9. A catheter as claimed in claim 8 comprising in addition a trocar removably inserted within said axial lumen and forming a snug fit therewith,

said trocar having a conically-pointed puncturing end for piercing the wall of said blood vessel and having a radially outwardly extending trocar flange adapted to abut the proximal end of said catheter,

said trocar flange being spaced from said puncturing end to position said end at the distal end of said catheter to puncture the wall of said blood vessel when said catheter and trocar are together inserted into said portal.



10. A catheter as claimed in claim 9 wherein said conically pointed end of said trocar is arranged to form an extension of said tapered end of said cather and to merge therewith when said trocar flange abuts said proximal end of said catheter.

11. A catheter as claimed in claim 8 wherein said distal openings are longitudinally spaced from each other along the longitudinal axis of said shaft.

12. A catheter as claimed in claim 8 wherein said lumens are concentrically located.

13. A method for percutaneously accessing a patient's blood vessel comprising

implanting an access portal within a patient,

said portal having a cannula, a skirt secured to a distal end of said cannula, and a proximal end,

said skirt being sutured to a wall of said blood vessel,

said proximal end extending outwardly through the skin of said patient,

inserting into said cannula a catheter with a conically-pointed trocar removably mounted in and extending from a distal opening of a centrally-located axial lumen thereof,

to puncture said wall, and to position said distal opening within said blood vessel, and

withdrawing said trocar to allow access to said blood vessel via said lumen.



14. A kit for providing percutaneous blood-vessel access comprising

(1) a portal for implantation in a patient for an extended period of time including

a cannula having a distal end forming an acute angle with respect to the main axis of the cannula,

a skirt secured to said cannula and extending generally radially outwardly from said distal end,

said skirt being adapted to be secured to the wall of a blood vessel with the proximal end of said cannula extending outwardly through the skin and with the axis of said cannula forming an acute angle with the axis of said blood vessel, and

(2) a removable obturator forming a snug fit within the pasage of said cannula adapted to seal said passage,

the distal end of said obturator forming an acute angle with respect to the main axis of the obturator matching the angularity of the cannula distal end,

said obturator having adjacent its proximal end a radially outwardly extending flange overlying the margin of said portal cannula proximal end and serving as a stop to locate the distal end of said obturator in registration with the distal end of said cannula, and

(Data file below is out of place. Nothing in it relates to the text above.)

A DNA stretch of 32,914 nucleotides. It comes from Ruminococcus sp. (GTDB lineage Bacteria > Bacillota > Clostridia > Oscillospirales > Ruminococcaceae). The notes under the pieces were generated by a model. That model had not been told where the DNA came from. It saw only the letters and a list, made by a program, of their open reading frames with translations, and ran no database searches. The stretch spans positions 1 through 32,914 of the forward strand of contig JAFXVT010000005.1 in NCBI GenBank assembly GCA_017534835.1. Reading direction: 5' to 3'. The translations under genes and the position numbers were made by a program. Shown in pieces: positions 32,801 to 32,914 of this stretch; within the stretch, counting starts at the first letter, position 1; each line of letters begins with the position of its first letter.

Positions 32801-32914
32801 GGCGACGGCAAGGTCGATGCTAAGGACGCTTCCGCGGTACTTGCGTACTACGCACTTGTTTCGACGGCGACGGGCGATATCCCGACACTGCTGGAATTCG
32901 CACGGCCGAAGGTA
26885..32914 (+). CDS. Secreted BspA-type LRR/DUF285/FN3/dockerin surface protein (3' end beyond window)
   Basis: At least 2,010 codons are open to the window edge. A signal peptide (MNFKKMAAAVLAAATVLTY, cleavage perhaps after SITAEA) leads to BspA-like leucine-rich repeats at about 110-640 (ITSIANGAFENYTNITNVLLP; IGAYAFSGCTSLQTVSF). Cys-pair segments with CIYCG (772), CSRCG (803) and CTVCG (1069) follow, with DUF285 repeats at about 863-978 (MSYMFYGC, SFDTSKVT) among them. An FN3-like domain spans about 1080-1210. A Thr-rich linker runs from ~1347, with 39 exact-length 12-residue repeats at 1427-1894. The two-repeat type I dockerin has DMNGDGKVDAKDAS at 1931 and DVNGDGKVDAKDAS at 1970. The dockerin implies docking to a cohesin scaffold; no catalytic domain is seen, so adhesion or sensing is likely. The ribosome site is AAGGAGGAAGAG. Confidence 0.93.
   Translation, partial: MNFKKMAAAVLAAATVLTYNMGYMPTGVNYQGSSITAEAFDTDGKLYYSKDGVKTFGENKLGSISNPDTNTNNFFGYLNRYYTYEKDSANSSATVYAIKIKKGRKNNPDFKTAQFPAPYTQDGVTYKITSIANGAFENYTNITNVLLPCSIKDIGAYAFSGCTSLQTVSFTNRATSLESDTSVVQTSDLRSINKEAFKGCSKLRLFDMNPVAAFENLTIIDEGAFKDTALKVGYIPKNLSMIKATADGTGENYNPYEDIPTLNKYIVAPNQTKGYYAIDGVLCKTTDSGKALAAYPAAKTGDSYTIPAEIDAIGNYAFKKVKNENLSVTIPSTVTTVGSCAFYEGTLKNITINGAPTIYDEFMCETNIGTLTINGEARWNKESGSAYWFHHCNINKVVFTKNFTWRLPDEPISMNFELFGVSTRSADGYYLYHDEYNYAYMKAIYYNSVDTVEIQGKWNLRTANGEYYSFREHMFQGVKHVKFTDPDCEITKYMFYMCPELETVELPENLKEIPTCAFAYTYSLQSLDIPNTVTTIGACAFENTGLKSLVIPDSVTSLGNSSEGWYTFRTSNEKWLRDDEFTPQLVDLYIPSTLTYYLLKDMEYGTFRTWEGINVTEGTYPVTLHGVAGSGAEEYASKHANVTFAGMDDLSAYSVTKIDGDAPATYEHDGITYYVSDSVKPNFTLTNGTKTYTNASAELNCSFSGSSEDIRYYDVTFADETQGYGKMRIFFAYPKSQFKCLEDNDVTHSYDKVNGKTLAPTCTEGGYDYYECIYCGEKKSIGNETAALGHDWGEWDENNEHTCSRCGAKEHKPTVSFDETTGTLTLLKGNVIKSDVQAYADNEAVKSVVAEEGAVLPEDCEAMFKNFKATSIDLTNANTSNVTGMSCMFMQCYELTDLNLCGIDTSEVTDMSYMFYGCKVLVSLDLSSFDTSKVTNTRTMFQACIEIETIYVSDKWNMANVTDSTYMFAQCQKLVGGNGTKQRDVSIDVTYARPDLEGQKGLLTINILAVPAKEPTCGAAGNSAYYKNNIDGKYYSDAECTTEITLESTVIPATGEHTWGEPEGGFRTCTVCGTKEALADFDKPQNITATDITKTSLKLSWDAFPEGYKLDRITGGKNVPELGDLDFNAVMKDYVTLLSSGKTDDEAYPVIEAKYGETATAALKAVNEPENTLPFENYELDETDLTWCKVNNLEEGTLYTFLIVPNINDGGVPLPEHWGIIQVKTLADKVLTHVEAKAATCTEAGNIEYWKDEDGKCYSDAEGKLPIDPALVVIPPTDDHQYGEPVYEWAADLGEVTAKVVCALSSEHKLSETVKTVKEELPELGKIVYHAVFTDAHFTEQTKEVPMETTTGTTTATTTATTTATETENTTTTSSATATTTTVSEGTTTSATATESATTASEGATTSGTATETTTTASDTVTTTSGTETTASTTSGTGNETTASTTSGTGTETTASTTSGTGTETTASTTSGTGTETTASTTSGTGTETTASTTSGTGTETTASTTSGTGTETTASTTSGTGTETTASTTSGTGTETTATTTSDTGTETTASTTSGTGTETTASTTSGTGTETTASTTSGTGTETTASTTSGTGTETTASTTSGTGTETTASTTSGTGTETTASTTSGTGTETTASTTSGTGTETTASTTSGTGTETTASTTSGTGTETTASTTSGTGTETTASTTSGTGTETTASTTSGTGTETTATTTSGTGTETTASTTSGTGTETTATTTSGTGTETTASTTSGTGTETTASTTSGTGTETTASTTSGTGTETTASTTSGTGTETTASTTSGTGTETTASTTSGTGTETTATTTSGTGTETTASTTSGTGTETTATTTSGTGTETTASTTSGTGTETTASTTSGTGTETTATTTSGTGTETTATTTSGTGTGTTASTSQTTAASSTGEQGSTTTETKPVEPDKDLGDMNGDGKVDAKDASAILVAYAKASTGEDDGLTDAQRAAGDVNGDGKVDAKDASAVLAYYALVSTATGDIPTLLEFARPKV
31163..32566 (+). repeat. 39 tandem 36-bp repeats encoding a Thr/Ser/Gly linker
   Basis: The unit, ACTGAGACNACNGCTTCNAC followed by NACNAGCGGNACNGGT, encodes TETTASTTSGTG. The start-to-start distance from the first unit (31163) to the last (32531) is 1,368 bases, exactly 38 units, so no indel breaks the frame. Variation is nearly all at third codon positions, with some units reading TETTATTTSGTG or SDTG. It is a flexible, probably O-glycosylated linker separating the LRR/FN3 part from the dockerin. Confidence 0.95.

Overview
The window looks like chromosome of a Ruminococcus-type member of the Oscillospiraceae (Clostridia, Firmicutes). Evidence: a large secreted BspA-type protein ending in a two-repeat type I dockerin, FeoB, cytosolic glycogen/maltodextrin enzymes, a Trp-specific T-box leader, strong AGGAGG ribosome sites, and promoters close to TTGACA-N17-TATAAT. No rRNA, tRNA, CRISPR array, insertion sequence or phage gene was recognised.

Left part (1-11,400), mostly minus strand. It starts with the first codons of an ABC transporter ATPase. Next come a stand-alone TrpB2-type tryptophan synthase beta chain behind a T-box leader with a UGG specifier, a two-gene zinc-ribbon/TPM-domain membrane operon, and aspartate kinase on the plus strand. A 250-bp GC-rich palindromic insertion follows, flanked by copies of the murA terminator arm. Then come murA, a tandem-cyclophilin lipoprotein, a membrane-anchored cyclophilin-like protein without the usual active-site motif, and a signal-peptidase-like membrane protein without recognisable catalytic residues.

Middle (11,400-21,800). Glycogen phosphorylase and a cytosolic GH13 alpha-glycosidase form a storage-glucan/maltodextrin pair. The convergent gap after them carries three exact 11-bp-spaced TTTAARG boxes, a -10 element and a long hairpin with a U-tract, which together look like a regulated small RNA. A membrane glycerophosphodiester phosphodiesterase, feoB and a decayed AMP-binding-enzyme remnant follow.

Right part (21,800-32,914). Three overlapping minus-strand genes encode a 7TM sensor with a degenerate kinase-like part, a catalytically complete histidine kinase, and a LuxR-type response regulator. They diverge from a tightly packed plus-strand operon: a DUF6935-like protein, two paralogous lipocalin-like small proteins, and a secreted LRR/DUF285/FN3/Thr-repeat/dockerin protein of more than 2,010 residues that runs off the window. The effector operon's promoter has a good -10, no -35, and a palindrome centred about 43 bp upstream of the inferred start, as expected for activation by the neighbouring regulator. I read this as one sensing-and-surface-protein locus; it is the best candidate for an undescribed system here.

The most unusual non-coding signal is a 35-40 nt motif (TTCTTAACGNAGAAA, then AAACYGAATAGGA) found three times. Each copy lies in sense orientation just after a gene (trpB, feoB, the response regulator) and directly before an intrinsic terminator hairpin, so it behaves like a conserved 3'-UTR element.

(3) a double lumen catheter interchangeable with said obturator for insertion into a blood vessel through said portal, comprising

a shaft forming a snug fit within said portal and having a tapered distal end and having a centrally-located axial lumen and a separate lumen parallel to the first,

each lumen extending from an access opening adjacent the proximal end of said catheter to an opening adjacent its distal end,

said distal openings each being located respectively at opposite sides of said distal end of said shaft, and

a radially outwardly extending catheter flange secured to said shaft and spaced from its distal end in position to engage the proximal end of said access portal upon insertion of said catheter into said portal and to position the distal end of said catheter together with the adjacent lumen distal openings within said blood vessel.



15. A kit as claimed in claim 14 in which said obturator comprises an inner and outer obturator, said inner obturator being slidably and removably mounted within a longitudinal bore of said outer obturator, said inner obturator making a snug and sealable fit in said outer obturator.

Description:

This invention relates to percutaneous vascular access portals and catheters for use with the same.

Chronic periodical vascular access is necessitated in a number of situations, e.g., chronic hemodialysis, intravenous infusion of chronic anti-cancer chemotherapeutic agents, etc. When a primary vascular access (e.g., A-V wrist fistula or A-V wrist Scribner shunt) has failed or is not available, secondary access surgery is performed to provide dependable and safe vascular access. One type of secondary access surgery is known as the Thomas Femoral Shunt, which involves implanting two silastic tubes, which are surrounded by Dacron velour sleeves and have skirts at the buried ends of the tubes. The skirts are attached around openings in the femoral artery and the femoral vein. The unattached ends of the tubes extend from the patient's skin and are looped when not in use and thereby provide a shunt. Synder U.S. Pat. No. 3,991,756 discloses a single needle access device, which is surgically implanted adjacent to a bypass blood vessel and has a number of openings along its length. When access to the vessels is desired, a needle having a laterally extending blade is inserted into the device, the blade makes a cut through one of the openings into the vessel wall, and the end of a catheter is then guided into the hole. When access is not desired, a silastic trocar, which is designed to completely fill the cannula interior, is inserted.

It is a major object of the invention to provide a means for chronic periodical vascular access that can be simply employed without the problems of infection or thrombosis and in which there is prompt healing of the vessel wall after use, and the development of scar tissue is avoided.